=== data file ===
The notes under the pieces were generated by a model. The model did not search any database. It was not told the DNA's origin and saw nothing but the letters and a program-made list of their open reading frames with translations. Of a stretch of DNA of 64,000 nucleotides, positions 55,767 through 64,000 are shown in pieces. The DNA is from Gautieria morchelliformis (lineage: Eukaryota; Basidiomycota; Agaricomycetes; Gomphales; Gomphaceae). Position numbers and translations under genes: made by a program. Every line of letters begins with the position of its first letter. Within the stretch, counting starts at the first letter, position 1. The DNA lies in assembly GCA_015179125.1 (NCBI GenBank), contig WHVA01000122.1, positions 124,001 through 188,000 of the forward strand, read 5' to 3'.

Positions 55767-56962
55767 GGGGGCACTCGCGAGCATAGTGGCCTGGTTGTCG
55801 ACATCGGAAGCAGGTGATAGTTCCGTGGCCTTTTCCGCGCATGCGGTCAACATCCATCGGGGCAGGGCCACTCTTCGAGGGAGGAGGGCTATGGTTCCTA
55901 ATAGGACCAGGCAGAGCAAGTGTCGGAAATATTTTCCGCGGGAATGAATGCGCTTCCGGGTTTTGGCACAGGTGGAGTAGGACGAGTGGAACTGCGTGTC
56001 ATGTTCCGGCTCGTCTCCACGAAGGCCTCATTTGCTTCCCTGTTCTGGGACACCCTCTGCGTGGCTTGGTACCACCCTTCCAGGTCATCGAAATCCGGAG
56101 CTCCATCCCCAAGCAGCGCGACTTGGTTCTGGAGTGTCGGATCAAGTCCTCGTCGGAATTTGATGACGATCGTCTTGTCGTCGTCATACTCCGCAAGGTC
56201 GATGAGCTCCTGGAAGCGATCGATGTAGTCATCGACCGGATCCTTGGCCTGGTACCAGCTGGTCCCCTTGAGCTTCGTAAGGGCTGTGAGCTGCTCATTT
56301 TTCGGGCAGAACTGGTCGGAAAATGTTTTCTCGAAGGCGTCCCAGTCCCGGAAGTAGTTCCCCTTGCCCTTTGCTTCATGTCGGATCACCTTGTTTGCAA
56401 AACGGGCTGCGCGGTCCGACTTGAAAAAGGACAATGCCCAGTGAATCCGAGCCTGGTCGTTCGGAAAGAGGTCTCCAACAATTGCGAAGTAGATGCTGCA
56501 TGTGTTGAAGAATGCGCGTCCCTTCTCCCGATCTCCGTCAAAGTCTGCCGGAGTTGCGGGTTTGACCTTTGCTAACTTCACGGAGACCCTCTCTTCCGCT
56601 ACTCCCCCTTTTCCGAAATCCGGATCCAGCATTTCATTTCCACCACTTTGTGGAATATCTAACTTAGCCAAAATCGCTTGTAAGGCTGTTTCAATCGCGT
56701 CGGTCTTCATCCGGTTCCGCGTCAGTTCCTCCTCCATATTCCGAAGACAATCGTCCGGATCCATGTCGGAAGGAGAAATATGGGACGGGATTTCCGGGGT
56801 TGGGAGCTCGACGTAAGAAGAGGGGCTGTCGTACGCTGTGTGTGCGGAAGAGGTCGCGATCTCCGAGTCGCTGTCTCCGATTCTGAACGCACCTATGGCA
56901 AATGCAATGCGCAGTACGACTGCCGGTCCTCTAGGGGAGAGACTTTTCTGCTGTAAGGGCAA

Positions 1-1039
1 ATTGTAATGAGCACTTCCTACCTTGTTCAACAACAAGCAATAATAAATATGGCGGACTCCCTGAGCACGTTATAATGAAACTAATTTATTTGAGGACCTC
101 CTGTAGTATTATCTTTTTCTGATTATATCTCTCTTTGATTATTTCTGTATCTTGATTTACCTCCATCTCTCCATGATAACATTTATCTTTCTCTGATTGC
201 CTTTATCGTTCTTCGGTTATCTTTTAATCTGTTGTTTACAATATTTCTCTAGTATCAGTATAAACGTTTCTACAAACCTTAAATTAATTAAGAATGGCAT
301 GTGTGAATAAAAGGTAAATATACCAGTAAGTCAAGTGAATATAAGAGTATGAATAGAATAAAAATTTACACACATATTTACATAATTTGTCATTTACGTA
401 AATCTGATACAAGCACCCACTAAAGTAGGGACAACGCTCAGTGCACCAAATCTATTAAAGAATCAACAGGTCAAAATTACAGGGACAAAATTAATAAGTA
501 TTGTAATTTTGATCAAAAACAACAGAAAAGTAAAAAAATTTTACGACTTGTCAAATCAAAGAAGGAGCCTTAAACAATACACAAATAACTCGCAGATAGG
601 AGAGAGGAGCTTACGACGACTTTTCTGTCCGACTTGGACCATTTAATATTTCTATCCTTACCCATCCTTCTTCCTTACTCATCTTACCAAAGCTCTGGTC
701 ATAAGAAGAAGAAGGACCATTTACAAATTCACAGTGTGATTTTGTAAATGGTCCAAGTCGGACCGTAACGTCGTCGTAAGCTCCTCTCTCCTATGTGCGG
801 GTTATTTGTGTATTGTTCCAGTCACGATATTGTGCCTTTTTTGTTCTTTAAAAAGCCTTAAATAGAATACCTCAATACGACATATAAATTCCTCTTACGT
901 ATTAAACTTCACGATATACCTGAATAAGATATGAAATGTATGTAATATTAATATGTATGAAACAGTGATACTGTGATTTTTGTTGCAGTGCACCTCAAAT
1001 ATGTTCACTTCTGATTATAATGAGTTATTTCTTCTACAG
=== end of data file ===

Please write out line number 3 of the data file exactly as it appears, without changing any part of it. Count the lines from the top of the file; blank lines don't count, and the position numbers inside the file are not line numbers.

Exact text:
55767 GGGGGCACTCGCGAGCATAGTGGCCTGGTTGTCG